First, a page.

Design and museography

Multidisciplinary research from the Cantonal School of Art in Lausanne (ECAL) and the Geneva University of Art and Design (HEAD Geneva)
© ECAL and HEAD Geneva, January 2009

PDF file (French) / Website of the department

“Making exhibitions is increasingly recognized
as a significant form of creative expression”
David Dernie, Exhibition


Who are the different actors involved in the creation of an exhibition? What are their respective competences? how do they collaborate? how does the language of the exhibition differ from other forms of expression?
What are the main current innovations in the field of expography and for what fields of application? In order to answer such questions, a group of teachers from the Ecole cantonale d’art de Lausanne (ECAL) and the Haute école d’art et de design de Genève (HEAD Genève) has been conducting research in recent years on the place and contribution of design in contemporary museography.

Preparing their students for visual communication design, product design and interior architecture, the ECAL and HEAD Geneva are directly concerned by the integration of these different areas of creation and activity into the multidisciplinary field of exhibition design.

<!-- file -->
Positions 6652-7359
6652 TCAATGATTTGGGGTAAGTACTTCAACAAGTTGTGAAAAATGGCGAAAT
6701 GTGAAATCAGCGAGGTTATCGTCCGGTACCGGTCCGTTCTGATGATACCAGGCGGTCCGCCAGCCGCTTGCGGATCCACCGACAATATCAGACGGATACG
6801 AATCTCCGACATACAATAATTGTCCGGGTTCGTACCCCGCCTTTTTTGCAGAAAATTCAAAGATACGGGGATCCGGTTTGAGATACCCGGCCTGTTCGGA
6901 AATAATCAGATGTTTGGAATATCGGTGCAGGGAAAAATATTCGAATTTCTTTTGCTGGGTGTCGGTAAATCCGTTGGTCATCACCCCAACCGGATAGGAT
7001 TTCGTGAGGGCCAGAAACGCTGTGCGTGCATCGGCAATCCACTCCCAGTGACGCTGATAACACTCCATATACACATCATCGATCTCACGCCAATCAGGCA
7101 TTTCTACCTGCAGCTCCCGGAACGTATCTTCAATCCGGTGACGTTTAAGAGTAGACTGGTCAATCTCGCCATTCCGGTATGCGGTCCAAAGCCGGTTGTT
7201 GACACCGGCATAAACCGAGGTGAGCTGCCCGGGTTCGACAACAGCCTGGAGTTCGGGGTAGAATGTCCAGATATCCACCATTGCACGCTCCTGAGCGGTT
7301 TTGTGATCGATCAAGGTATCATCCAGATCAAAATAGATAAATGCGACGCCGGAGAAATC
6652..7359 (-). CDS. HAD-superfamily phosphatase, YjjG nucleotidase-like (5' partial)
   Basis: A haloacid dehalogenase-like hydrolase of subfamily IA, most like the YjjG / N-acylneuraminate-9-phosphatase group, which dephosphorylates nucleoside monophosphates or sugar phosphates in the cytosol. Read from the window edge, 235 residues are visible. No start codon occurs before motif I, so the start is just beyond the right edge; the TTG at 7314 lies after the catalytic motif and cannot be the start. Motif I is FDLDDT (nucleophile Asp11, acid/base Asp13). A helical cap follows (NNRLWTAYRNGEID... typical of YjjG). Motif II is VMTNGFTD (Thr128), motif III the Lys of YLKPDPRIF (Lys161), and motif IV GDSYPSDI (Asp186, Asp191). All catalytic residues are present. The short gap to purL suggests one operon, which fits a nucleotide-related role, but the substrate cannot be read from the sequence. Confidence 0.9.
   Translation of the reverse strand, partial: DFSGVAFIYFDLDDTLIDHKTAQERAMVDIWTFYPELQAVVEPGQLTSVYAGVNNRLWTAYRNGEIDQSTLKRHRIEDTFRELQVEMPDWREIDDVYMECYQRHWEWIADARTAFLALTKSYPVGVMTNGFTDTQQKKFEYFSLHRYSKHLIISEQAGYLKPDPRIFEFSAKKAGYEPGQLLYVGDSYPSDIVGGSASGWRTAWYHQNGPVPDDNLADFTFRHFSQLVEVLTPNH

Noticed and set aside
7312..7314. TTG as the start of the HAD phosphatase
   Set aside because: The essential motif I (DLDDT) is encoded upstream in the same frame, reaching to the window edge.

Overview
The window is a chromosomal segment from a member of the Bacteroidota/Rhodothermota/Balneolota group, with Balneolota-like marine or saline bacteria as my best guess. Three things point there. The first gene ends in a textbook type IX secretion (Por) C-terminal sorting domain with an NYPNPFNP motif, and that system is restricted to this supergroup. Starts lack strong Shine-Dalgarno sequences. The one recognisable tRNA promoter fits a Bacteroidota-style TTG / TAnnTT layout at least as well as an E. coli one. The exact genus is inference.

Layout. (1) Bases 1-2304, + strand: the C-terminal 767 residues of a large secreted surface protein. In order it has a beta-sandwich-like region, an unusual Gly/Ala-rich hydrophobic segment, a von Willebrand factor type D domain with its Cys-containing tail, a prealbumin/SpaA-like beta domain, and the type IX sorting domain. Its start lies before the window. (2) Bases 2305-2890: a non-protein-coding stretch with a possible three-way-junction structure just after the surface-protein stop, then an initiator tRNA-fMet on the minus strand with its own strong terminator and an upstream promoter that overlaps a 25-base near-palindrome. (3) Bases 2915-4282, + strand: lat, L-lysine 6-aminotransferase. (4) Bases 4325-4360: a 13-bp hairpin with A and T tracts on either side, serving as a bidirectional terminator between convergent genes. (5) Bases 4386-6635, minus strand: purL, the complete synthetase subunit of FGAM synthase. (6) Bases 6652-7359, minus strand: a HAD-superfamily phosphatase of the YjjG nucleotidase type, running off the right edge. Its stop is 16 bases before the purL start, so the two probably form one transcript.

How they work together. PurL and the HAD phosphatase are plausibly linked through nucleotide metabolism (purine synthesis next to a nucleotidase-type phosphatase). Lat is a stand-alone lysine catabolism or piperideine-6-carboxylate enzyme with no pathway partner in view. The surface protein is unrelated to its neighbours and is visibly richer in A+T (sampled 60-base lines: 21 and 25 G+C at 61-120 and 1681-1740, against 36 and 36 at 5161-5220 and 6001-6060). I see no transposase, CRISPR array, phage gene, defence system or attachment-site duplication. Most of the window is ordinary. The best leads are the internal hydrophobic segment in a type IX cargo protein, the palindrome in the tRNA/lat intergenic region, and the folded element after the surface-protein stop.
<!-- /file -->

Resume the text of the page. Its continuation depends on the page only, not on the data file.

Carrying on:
The method followed consisted of :

  • carrying out a series of in-depth interviews with museography practitioners, whether they are museum managers, curators or scenographers, in order to enrich the state of knowledge on the subject;
  • to set up workshops, led by guest scenographers and designers and open to students from different educational backgrounds, with the aim of experimenting with some typical situations in the process of creating an exhibition.

The publication we are making available on our website ( brings together the results of this research. It can be downloaded and printed, chapter by chapter or in its entirety, for the private use of the reader.
This being said, the scope of the subject has forced us to make choices. Thus, we have limited ourselves to the design of cultural, thematic exhibitions, where the work of the scenographer takes on its full importance, without dealing with art exhibitions, particularly contemporary art exhibitions, which bring into play different relationships between the works exhibited, the curators, the artists and the visitors. Nor does it deal with the specific field of commercial exhibitions.

Likewise, in the framework of our research workshops, we have favoured an experimental approach to basic themes without being able to address, for lack of time, all the questions, of an aesthetic and technical nature, which arise at the time of the realisation of an exhibition proper.

Only advanced training could in the future “get around the problem”. This is why we are making a few proposals at the end of the publication to describe what we think exhibition design training should be.

Jean-François Blanc
Responsible for the Design and Museography project, ECAL, Lausanne
January 2009